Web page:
Also, don’t predetermine the exact number of works that you intend to choose. In the event that there are a high number of entries that suit the group well, the option should be available to program more of the submitted works than originally expected. Conversely, if most of the works don’t fit the ensemble’s artistic profile, you should have the option of choosing only those that are best suited to the group. This also allows for infinitely more meaningful interactions between the ensemble and the composers.

Multiple Performances
If it’s something that your ensemble does, perform the selected works more than once! Your composers will LOVE you for it! Your audiences are also more likely to remember the composer, and hopefully seek out more of her works. (And maybe ask for you to program her again!)

Modest Honorarium
I may get an angry mob at my door for this one, but prize money isn’t strictly necessary – especially with a call for scores. However, a modest honorarium never goes amiss.

An honorarium is a nice gesture, as is paying a licensing fee for “rental” or copying or general use of the composer’s materials.

The reason why I’m more in favor of honoraria than prize money is that for many competitions, the prize money isn’t very substantial to begin with. Attempting to raise a bit more, then spreading it equally amongst the selected composers, benefits more of them – whereas a single “winner” would receive a performance and the complete prize, this way gives more composers performances and honoraria that they wouldn’t have received in a more competitive model.

While not strictly necessary, I think that honoraria or licensing fees are important because they send the message that the composer’s work is valuable. Plus: if you intend to charge for admission to your concert, you stand to make money from the composer’s work – they should, too.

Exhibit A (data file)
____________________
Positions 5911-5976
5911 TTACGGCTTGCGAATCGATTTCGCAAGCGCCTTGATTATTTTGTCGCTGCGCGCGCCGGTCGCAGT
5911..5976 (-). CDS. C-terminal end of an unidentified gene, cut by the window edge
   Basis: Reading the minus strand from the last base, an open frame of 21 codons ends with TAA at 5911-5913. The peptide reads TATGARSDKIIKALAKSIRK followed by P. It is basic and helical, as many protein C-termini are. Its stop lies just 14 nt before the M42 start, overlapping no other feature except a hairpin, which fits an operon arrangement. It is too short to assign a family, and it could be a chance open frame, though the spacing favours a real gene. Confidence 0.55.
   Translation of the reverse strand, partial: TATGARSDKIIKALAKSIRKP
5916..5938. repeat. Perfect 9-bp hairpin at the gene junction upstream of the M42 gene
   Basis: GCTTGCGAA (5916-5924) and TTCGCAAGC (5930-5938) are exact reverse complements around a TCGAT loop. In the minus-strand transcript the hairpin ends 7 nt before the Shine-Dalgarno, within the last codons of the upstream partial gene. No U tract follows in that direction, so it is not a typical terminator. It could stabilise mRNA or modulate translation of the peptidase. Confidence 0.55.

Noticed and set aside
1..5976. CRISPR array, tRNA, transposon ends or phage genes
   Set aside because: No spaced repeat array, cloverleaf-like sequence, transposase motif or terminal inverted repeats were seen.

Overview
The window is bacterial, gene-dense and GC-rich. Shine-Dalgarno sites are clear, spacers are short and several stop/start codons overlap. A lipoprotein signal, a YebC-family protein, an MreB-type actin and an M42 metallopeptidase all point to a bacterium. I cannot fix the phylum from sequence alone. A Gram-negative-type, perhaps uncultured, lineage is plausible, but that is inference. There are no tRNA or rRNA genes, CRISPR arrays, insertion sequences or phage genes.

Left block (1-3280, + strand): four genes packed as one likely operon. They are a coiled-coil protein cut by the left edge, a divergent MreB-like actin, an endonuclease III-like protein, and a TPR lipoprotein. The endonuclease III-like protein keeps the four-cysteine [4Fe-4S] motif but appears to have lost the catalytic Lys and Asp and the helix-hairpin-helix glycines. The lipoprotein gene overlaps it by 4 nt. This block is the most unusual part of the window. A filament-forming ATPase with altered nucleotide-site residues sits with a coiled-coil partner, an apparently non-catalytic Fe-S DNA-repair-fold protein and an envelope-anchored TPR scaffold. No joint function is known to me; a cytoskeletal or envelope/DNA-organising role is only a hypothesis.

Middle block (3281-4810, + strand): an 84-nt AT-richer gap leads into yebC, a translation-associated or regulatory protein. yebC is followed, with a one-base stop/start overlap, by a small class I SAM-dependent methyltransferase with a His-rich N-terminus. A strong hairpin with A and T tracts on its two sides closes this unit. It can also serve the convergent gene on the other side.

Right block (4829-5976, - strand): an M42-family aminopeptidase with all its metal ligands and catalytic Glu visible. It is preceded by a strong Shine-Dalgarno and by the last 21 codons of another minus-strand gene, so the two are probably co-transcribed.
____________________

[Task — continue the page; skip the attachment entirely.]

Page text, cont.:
Performance Licenses
Definitely have a performance license in place with the composers’ PROs (ASCAP, BMI, SESAC). They’re not expensive, and they offer additional income to the composers. And they make your performance…legal.

Archival Recording
Do offer an archival recording of the performance(s). Be clear about how a composer can use the recording (they can’t sell it), and make sure that they credit your ensemble. If you intend to post the performance on your group’s website, let the composer do the same, provided that they link to your site. Be generous, and be smart: having your performance in the composer’s promotional materials with proper credit gets your group’s name out there even more. It’s free advertising, and great word-of-mouth promotion from an enthusiastic new supporter!

Any recording that you’d like to make commercially available should be negotiated separately with the composer. See my final statement on honoraria.

Commissions
If you’re going to offer a commission, please do it right.

Raise the funds for a fee that is commensurate with the work you’re commissioning. For anything larger than a duo and smaller than an orchestra, that’s between $500 and $1000 per minute of music.

As with my suggestion for multiple selectees, I wouldn’t commit to a commission up front. I absolutely endorse commissioning, obviously, but my recommendation is to base your commissioning decisions on rehearsals, performance, and interactions with the composer rather than merely seeing one or two scores.

Commissioning is a collaborative process, and selecting a composer – or composers – to work with should be approached with the same care and deliberation as programming the remainder of your season. This should be a composer who you want to create a long-standing relationship with, not someone to prop up for a single performance and then discard.

And please – perform the commissioned work multiple times! You paid for it – get some mileage out of it!

Strict Guidelines